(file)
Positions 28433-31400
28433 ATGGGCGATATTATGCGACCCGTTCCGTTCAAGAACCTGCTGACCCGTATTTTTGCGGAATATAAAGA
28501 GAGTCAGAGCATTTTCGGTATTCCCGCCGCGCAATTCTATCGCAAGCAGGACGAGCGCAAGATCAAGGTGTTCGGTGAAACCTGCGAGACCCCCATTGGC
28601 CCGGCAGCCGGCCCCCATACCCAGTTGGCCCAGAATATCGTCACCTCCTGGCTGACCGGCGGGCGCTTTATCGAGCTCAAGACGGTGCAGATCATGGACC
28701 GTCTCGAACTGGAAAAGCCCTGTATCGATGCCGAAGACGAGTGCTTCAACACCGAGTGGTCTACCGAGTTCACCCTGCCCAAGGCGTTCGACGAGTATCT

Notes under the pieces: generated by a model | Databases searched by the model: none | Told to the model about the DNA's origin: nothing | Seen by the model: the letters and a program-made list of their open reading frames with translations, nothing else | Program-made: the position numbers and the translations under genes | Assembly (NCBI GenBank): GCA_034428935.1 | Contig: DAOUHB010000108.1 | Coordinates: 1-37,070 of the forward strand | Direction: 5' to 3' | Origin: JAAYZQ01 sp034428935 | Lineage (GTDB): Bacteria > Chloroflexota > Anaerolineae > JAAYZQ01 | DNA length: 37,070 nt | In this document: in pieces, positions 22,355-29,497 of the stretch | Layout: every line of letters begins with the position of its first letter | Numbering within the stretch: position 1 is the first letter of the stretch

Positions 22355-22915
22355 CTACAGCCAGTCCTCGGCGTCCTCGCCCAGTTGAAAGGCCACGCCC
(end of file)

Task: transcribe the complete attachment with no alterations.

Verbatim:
Positions 28433-31400
28433 ATGGGCGATATTATGCGACCCGTTCCGTTCAAGAACCTGCTGACCCGTATTTTTGCGGAATATAAAGA
28501 GAGTCAGAGCATTTTCGGTATTCCCGCCGCGCAATTCTATCGCAAGCAGGACGAGCGCAAGATCAAGGTGTTCGGTGAAACCTGCGAGACCCCCATTGGC
28601 CCGGCAGCCGGCCCCCATACCCAGTTGGCCCAGAATATCGTCACCTCCTGGCTGACCGGCGGGCGCTTTATCGAGCTCAAGACGGTGCAGATCATGGACC
28701 GTCTCGAACTGGAAAAGCCCTGTATCGATGCCGAAGACGAGTGCTTCAACACCGAGTGGTCTACCGAGTTCACCCTGCCCAAGGCGTTCGACGAGTATCT

Notes under the pieces: generated by a model | Databases searched by the model: none | Told to the model about the DNA's origin: nothing | Seen by the model: the letters and a program-made list of their open reading frames with translations, nothing else | Program-made: the position numbers and the translations under genes | Assembly (NCBI GenBank): GCA_034428935.1 | Contig: DAOUHB010000108.1 | Coordinates: 1-37,070 of the forward strand | Direction: 5' to 3' | Origin: JAAYZQ01 sp034428935 | Lineage (GTDB): Bacteria > Chloroflexota > Anaerolineae > JAAYZQ01 | DNA length: 37,070 nt | In this document: in pieces, positions 22,355-29,497 of the stretch | Layout: every line of letters begins with the position of its first letter | Numbering within the stretch: position 1 is the first letter of the stretch

Positions 22355-22915
22355 CTACAGCCAGTCCTCGGCGTCCTCGCCCAGTTGAAAGGCCACGCCC